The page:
A fundraising page set up for a man who has been refused cancer treatment unless he can prove his immigration status has raised over £12,000 in just two days.
The man, who is known as Albert Thompson to protect his identity, was told that unless he can prove he is legally entitled to live in the UK he will have to pay £54,000 for his prostate cancer treatment upfront.
The 63-year-old arrived in the UK in 1973 from Jamaica when hew was a teenager and has lived here ever since, paying taxes for the past 44 years while working as a mechanic.
He has never applied for a British passport because he thought he had no need to, while the Jamaican passport he arrived with has been lost for many years.
Theresa May refused to intervene in the case when told about it during a recent PMQs, stating that the decision was down to the Royal Marsden hospital.
She wrote in a letter to Jeremy Corbyn, who raised the issue in the House of Commons: ‘No urgent treatment should ever be withheld or delayed by the NHS regardless of ability of willingness to pay…
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‘The decision on whether his treatment is urgent or immediately necessary must rightly be made by the clinicians treating him.’
She added that Mr Thompson must ‘evidence his settled status’.
Jacqueline Culleton organised a petition demanding the Home Office deal with Mr Thompson’s status that pulled in over 200,000 signatures.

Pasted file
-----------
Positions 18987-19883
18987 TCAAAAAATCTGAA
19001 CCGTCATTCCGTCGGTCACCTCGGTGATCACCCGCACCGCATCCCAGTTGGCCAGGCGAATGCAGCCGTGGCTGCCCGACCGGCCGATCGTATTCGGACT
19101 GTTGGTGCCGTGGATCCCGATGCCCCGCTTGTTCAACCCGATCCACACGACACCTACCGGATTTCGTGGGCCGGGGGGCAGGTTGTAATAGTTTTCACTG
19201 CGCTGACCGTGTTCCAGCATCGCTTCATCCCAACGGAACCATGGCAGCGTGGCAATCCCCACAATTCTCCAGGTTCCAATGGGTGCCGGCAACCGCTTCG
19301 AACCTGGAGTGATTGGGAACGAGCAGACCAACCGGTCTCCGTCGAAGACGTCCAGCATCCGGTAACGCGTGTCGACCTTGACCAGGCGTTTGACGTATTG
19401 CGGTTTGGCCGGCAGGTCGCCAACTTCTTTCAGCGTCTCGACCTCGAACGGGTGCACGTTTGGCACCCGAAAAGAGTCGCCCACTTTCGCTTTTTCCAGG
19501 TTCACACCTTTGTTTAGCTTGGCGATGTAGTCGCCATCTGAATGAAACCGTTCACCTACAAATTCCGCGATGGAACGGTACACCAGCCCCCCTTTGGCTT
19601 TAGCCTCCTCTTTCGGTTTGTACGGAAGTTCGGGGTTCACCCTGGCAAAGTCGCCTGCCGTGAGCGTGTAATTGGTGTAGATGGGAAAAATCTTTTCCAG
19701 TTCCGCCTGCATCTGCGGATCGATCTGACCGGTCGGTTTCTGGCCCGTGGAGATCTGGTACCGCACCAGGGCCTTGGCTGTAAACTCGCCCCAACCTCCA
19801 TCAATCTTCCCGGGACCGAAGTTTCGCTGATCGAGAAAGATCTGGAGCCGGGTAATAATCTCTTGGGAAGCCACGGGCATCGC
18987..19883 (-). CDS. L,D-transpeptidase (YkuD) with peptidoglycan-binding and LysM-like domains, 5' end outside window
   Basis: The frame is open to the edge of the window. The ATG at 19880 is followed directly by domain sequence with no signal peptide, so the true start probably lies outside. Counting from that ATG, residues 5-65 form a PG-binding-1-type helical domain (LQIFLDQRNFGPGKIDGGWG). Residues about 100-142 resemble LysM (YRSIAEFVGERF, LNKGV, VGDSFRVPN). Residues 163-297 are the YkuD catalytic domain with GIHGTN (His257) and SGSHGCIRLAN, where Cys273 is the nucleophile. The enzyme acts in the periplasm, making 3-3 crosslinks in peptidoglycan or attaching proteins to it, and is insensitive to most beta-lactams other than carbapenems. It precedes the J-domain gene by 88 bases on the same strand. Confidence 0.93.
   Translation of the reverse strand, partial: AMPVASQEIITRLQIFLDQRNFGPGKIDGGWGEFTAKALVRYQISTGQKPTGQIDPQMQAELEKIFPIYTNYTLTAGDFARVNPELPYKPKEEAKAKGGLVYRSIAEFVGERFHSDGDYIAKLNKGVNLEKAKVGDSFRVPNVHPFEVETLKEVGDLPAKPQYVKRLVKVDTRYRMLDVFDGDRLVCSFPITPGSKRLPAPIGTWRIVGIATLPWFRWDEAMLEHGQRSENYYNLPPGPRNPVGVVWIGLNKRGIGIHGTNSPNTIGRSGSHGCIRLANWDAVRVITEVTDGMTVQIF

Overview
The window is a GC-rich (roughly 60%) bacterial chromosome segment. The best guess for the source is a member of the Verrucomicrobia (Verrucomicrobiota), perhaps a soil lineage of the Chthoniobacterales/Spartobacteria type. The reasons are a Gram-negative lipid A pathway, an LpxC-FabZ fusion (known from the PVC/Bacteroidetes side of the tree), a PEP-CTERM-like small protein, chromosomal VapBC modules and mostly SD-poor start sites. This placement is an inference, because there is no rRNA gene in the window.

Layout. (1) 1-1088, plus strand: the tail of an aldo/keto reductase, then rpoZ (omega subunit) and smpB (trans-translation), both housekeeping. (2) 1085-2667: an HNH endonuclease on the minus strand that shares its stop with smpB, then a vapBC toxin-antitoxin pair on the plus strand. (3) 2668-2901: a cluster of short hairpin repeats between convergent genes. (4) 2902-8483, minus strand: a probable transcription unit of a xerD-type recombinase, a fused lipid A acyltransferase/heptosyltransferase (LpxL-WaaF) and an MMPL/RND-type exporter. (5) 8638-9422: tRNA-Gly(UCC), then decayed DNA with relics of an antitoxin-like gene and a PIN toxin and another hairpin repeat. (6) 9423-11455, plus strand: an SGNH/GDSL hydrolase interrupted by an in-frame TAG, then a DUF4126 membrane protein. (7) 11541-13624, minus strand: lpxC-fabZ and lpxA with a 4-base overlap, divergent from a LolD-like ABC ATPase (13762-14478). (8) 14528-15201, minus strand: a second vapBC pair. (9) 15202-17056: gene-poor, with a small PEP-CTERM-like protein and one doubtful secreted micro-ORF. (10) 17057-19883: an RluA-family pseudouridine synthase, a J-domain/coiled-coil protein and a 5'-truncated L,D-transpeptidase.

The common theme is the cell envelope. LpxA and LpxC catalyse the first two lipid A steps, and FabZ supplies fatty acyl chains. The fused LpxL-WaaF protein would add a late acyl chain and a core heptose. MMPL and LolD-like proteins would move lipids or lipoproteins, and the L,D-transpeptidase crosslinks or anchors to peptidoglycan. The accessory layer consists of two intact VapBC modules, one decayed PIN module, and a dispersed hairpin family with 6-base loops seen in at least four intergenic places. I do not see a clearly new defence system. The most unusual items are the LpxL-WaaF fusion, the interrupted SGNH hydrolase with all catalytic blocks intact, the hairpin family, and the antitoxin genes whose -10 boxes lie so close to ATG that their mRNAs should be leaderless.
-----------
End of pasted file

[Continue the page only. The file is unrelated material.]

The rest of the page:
However, after the Prime Minister refused to intervene, Ms Culleton set up the GoFundMe page to raise the £54,000 needed to pay for the treatment.
She wrote on the page: ‘This is part of a much wider issue, of people who originally came from Commonwealth countries now not being recognised as legal citizens – despite living in our country for many, many years and contributing in the same way we do.
‘Let’s stand up for their rights – and stand up to the increasingly harsh landscape that the Home Office is creating for innocent people that are relying on their country’s support at the hardest times in their lives.’
The @ukhomeoffice hasn’t responded to the 150k signatures on my Albert Thompson petition, leaving him still without cancer treatment. We shouldn’t have to raise the £54k ourselves, but we must – donate here: https://t.co/S7LaoHIMsi #actionforalbert
— Jacqueline Culleton (@quiline) April 3, 2018
Mr Thompson’s case comes after regulations were brought in last year that requires hospitals to check patients’ passports and proof of address, charging people upfront unless they can prove documentary evidence or if the treatment is urgent.
The Royal Marsden said that Mr Thompson’s radiotherapy was not urgent, while a spokesperson added: ‘It is disappointing that NHS staff, who are committed to public service, should be criticised for being professional and fair in applying the principles required of them on eligibility.’